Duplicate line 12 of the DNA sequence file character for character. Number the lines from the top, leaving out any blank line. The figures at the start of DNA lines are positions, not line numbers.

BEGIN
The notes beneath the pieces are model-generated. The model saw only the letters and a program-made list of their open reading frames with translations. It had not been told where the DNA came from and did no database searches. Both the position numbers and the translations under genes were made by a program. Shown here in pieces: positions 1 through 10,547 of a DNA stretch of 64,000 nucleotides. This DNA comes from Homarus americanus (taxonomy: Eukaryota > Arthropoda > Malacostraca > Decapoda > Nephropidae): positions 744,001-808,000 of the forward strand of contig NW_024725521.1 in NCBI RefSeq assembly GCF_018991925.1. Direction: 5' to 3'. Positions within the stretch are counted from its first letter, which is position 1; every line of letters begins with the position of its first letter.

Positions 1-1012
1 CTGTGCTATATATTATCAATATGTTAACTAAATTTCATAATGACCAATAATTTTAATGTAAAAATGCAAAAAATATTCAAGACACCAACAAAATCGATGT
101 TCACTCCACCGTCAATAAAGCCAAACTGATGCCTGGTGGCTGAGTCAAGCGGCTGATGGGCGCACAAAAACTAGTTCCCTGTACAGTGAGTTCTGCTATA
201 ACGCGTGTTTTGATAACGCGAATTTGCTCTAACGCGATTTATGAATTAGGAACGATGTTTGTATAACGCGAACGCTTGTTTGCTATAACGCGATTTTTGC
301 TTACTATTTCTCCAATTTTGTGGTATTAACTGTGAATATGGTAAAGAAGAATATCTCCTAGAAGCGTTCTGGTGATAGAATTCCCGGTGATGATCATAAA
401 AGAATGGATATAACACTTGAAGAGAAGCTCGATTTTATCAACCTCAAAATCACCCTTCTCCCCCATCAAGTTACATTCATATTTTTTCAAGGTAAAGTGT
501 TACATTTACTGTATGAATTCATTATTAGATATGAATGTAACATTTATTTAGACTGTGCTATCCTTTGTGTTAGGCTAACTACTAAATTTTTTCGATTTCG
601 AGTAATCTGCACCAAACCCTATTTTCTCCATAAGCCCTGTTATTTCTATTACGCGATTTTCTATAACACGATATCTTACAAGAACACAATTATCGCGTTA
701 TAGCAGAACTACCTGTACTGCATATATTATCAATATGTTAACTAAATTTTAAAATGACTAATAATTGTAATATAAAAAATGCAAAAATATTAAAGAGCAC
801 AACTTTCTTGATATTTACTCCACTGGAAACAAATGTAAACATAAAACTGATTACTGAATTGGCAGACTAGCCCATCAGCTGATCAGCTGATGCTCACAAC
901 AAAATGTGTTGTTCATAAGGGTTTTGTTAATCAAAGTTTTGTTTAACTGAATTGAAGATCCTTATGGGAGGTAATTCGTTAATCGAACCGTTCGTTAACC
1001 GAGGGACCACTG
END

901 AAAATGTGTTGTTCATAAGGGTTTTGTTAATCAAAGTTTTGTTTAACTGAATTGAAGATCCTTATGGGAGGTAATTCGTTAATCGAACCGTTCGTTAACC